More than 20 organizations came together at the Unite for Nepal event on Monday, May 5 in order to provide relief and urgent care to the people affected by the 7.8-magnitude earthquake that hit Nepal on April 25. The event, which was held in the Student Activities Center, was a mixture of speeches, dances and songs, all with the intent of raising money to help a country in need.
“They will forget their school work, their calculus, biology, and chemistry, but will always remember this as their finest hour in college,” S.N. Sridhar, professor of linguistics and South Asian studies and the director of the Center for India Studies at Stony Brook University, said in his speech.
The event raised $3,756 in just two hours, and that will be added to the already existing $4,225 on the events’ GoFundMe donation webpage. The proceeds will be divided between the United Nations World Food Programme and the International Medical Corps.
“All of the students involved, regardless of background, came together for something more important than themselves,” Sridhar said. “The students involved aren’t all Nepalese, it was general humanity that seemed to motivate them. This event shows the highest traditions of charity being used and to see it translated into practice is amazing.”
The guest speakers featured included Rabbi Joseph Topek, the director of the Hillel Foundation and chair of the Interfaith Center; Cathrine Duffy, the associate director of student support; Timothy Ecklund, dean of students and vice president for student affairs; and Rita Nezami, full-time lecturer for the Writing and Rhetoric Program at Stony Brook.
Reyanka Koirala, a junior political science major; Oshin Bharati, a senior psychology major and president of the Stony Brook Community Service Club; and Kripali Gautam, a sophomore sociology major, were all of the students who gave speeches during the event.
“I started the fundraising with the Nepalese American Youth Association and was so happy to see it bring awareness to people who might not have known about the tragedy,” Koirala said. “It’s nice to see a lot of people come out and support us.”
Sridhar was also a guest speaker along with Shyam Sharma, assistant professor for the Writing and Rhetoric Program at Stony Brook. Both of these professors were involved in organizing the event.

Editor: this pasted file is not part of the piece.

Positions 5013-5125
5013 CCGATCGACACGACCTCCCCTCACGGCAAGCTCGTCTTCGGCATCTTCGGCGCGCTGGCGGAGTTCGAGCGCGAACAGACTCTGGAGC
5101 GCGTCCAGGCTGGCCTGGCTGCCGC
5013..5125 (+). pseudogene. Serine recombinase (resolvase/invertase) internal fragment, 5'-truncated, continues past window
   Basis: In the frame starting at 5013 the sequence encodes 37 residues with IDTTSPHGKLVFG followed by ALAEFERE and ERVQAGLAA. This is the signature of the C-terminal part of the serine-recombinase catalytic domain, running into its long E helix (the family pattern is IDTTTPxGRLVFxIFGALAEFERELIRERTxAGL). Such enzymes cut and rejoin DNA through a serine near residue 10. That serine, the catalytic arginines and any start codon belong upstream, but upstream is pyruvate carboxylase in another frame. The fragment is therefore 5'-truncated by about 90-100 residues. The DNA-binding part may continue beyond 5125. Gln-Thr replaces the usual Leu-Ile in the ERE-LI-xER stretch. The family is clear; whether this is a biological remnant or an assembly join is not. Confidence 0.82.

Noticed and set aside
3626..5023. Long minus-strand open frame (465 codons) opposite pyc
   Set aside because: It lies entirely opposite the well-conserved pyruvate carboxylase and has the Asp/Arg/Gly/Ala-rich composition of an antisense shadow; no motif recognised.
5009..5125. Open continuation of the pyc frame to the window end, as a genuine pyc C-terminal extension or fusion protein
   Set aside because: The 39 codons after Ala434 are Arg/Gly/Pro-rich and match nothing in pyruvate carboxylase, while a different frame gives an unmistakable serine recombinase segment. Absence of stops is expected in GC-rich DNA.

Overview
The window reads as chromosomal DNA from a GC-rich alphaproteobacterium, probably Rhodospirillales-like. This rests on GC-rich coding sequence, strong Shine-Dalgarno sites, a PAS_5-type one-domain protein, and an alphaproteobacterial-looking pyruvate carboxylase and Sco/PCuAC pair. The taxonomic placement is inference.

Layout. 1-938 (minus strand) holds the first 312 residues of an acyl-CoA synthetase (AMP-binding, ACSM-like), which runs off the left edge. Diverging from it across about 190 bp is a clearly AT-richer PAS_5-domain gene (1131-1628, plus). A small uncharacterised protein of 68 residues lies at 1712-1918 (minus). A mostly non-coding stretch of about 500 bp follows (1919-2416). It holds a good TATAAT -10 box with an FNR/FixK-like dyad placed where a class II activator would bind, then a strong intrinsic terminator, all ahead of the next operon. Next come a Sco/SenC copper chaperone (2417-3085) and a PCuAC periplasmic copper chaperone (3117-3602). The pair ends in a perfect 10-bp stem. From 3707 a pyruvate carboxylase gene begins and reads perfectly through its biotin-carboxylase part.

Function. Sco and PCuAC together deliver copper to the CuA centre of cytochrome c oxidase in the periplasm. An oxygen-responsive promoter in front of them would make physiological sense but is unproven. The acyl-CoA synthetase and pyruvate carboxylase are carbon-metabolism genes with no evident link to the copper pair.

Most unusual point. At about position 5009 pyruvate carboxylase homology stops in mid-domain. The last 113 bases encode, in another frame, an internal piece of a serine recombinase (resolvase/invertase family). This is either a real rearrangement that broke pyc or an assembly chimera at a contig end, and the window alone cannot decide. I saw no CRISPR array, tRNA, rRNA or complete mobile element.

“Throughout the planning process, I was able to watch students use knowledge in an ultimately impactful way,” Sharma said. “These students put skills and knowledge to its best use—to serve humanity where it’s most needed.”
The event was initially started by Sharugash Swargaloganathan, a senior biochemistry major and a member of SBU Taandava, an Indian classical dance team at Stony Brook University. Swargaloganathan and the rest of the members of Taandava quickly got involved in trying to bring relief to Nepal.
“I had a genuine interest in this cause,” Swargaloganathan said, “and many people were able to come together as a group in order to help.”
Since Stony Brook has a large South-Asian population, many students were personally connected to the cause.
“I have an emotional connection to Nepal because of my background,” said Tenzin Nyima, a sophomore biology major. “All of the images that I’ve seen of the buildings being destroyed are parts of my childhood. It definitely feels nice to see everyone coming together to help.”
The event came together with the help of SBU Taandava, the Center for India Studies, SBU Bhangra, SBU Junoon, YUVA, De Taali, Iota Nu Delta, Distressed Children and Infants International, Sigma Beta Honor Society, Phi Delta Epsilon, the Community Service Club, Brothers and Sisters in Christ, UNICEF, Sigma Beta Rho, the National Society of Collegiate Scholars, the Himalayan Club, the Hindu Students Council, Bengalis Unite, Pi Lambda Phi, the Society of Asian Scientists and Engineers and the American Society of Civil Engineers.
“I was really surprised that they were able to put together this event in a week,” Julia Joseph, a senior biochemistry major, said. “It was also amazing to see how diverse the audience was.”
Many of the students in charge were very happy with how successful the event was.
“I am so grateful that so many clubs, faculty, and students showed up and pulled through in less than 10 days,” said Shreeya Tuladhar, a sophomore biology major, vice president of the Himalayan Club and one of the emcees for the event.
“I feel like good things fall apart so better things can come together,” Tuladhar said. “Nepal fell apart and the world came together. We all did ‘Unite for Nepal.’”